Not Just a Sandwich

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There is, of course, a popular “whole-meal-in-the-hand” thing that some people in New York call a Hero Sandwich, probably because anybody who could eat a whole one when they were first invented was some kind of a hero.

Sometimes, that almost too big to bite thing is also called a Sub Sandwich (in New Yawk City and elsewhere NY-ish) or, depending on where else you live, a Grinder (in New England, if it’s served hot), a Hoagie (in Philadelphia) or even a Wedge (in parts of Connecticut)… and don’t forget the Hoboken Blimpie and the Louisiana Po’boy. There are even Planet Sub and Subway restaurants devoted to that icon of stuff-your-face dining.

But even if everybody loves that bready, crusty, submarine shaped, cold-cut or meatball stuffed thing called a Hero… I’m pretty sure nobody wants to be that kind. Wait for the pun – that would be too crumb-ie.

So, what is a Hero? A real one, that is. It’s Veterans Day in Jamestown – and everywhere else across the country – on Friday. That nudged me to wonder if we always use the word hero for its real meaning.

I squeezed and grunted my way to prying of the top of a stubborn pickle jar the other day, for example, and my wife said, though only half seriously, “My hero!” Lovely thought, but not quite.

General Norman “Stormin’ Norman” Schwarzkopf, Commander-in-chief of the United States Central Command, once said, “It doesn’t take a hero to order men into battle. It takes a hero to be one of those men who goes into battle.” That’s reason number one to take time on Friday to celebrate and commemorate Veterans Day.

The second thing to know about heroes is that they are ordinary… ordinary, normal, everyday men and women, not super-powered people nobody else can aspire to be like. That’s just an excuse for the rest of us to back away from hard things. We like to think it takes somebody “special” to be our hero.

editorial2A hero simply doesn’t quit when something needs to be done. A hero is “…an ordinary individual who finds the strength to persevere and endure in spite of overwhelming obstacles,” according to Christopher Reeve whose famous path took him from Superman to wheel chair in a single instant.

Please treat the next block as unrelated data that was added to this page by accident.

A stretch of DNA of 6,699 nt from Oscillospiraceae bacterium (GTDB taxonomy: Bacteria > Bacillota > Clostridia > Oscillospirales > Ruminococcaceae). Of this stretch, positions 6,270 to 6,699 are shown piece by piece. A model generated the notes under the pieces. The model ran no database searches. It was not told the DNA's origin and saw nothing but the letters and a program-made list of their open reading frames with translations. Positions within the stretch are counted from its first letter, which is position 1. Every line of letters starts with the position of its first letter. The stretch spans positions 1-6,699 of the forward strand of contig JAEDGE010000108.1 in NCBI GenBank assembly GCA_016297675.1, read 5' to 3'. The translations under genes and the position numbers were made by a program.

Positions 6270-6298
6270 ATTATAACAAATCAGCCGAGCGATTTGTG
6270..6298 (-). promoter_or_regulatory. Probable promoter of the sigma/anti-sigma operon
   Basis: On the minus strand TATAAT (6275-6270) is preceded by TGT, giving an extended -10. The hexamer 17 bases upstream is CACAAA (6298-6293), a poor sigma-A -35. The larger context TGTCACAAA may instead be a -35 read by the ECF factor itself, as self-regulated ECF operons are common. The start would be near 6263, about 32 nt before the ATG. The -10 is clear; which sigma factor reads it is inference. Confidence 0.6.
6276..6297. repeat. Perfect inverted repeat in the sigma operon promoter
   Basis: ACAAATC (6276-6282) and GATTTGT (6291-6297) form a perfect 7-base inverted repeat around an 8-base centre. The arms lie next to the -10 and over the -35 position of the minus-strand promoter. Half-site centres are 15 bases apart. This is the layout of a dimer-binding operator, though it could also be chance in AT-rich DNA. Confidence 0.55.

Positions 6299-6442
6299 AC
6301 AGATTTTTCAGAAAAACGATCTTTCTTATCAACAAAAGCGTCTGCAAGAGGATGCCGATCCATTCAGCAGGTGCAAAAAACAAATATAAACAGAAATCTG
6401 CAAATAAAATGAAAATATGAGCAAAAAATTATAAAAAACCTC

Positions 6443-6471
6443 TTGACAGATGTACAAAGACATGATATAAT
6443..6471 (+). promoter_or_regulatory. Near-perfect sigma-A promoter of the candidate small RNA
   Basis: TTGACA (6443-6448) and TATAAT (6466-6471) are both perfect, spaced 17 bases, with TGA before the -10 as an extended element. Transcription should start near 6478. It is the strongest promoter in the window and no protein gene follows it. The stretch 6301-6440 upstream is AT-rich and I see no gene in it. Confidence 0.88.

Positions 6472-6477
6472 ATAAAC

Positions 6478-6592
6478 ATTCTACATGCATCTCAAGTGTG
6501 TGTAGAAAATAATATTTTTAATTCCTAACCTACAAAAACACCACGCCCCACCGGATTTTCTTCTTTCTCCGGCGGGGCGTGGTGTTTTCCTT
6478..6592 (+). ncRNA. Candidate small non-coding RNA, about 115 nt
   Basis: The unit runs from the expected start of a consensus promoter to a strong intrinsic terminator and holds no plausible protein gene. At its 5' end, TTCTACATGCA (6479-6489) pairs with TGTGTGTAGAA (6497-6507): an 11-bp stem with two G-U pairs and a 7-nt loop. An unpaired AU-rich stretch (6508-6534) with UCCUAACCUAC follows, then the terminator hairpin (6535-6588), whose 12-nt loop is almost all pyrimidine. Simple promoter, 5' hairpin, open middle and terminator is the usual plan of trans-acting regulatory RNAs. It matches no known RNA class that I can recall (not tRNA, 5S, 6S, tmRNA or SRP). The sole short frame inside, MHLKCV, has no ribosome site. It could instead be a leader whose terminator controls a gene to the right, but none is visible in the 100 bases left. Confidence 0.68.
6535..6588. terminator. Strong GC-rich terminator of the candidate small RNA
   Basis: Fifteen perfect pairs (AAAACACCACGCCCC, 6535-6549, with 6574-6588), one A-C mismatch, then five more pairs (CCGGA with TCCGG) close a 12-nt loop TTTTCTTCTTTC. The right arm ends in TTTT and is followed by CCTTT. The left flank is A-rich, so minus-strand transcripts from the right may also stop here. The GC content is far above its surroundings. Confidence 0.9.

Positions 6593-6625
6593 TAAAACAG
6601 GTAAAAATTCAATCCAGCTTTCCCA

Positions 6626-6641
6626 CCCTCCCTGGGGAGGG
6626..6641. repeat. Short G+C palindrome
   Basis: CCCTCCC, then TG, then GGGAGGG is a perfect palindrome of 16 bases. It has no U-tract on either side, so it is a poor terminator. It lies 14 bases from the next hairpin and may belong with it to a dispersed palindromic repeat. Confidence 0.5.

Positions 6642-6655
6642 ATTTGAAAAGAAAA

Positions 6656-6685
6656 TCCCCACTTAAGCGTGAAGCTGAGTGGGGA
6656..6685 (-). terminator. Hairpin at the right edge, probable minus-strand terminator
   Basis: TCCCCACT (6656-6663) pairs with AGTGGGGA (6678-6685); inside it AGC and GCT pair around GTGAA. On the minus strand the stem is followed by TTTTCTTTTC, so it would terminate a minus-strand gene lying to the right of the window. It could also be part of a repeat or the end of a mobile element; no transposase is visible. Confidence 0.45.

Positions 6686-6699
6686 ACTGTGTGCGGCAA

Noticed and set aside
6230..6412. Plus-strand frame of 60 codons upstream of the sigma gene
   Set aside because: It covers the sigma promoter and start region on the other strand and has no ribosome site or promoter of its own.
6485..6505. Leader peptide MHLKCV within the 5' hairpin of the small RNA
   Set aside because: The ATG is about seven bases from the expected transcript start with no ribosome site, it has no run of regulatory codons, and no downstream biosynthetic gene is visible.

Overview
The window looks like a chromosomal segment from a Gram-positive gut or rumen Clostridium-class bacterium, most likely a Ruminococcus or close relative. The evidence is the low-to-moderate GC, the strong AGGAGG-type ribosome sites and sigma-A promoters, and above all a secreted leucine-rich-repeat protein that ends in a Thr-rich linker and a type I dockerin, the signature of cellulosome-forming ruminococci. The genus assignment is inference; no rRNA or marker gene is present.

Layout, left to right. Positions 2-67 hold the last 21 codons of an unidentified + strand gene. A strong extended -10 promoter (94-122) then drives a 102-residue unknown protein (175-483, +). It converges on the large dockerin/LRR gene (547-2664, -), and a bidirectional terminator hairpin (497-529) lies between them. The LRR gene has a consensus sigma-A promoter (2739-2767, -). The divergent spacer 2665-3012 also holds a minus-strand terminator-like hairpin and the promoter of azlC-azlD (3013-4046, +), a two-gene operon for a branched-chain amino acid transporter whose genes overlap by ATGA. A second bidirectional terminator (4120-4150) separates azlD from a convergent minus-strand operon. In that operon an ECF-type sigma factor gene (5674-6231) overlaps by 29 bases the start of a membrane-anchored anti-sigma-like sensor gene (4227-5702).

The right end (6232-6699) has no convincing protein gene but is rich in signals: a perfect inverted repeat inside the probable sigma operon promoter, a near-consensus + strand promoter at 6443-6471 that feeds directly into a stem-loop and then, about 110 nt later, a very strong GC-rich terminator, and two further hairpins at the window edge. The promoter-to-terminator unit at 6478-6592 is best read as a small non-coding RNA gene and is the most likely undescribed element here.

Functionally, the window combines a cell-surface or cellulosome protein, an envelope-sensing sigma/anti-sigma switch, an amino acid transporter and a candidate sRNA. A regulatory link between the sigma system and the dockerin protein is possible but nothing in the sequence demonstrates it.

“A hero is no braver than an ordinary man. He is simply brave five minutes longer,” according to Ralph Waldo Emerson.

But hero is not a job description or something a child dreams of growing up to be, like a fireman or a surgeon or an astronaut. A hero is what happens when the unknown presents itself as a challenge too big to tackle… and you keep on going anyway.

That’s what Veterans Day is all about. Soldiers enlist as ordinary people with the sure knowledge that, no matter the mode of service, there’s a chance – no matter how slim or sure – that a bullet or a bomb or a blood crazed mob might be the next thing to face. Heroes encounter the unknown… and they keep on going.

Yet heroes aren’t only soldiers. Veterans Day can inspire parents to be heroes when their children are in danger, teachers who are faced with the apparently unteachable who still need a bright future, ordinary people like farmers, firemen and ICU nurses when the unknowable and impossible cross their paths.

On Friday, November 7, find a veteran and be encouraged that you, like they, just might be made of the right stuff. And if you are a vet yourself, thank you for showing the rest of us what a hero can be.

Enjoy the read.

Walt Pickut
Editor
The Jamestown Gazette

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Walt Pickut’s writing career began with publishing medical research in1971 while working at the Jersey City Medical Center and the NYU Hospital and School of Medicine. Walt holds board registries in respiratory care and sleep technology as well as bachelor's degrees in biology and communication, and a master's degrees in physiology from Fairleigh-Dickinson University in New Jersey, with additional graduate work in mass communication completed at SUNY Amherst. He currently teaches Presentational Speaking in the Houghton College PACE program at JCC and holds memberships in the Society of Professional Journalists and the American Society of Business Publication Editors. He lives in Jamestown with his wife Nancy, an MSW social worker, and has three children: Dr. Cait Lamberton in Pittsburgh, Bill Pickut, a marketing executive in Chicago, and Rev. Matt Pickut in Plymouth, IN.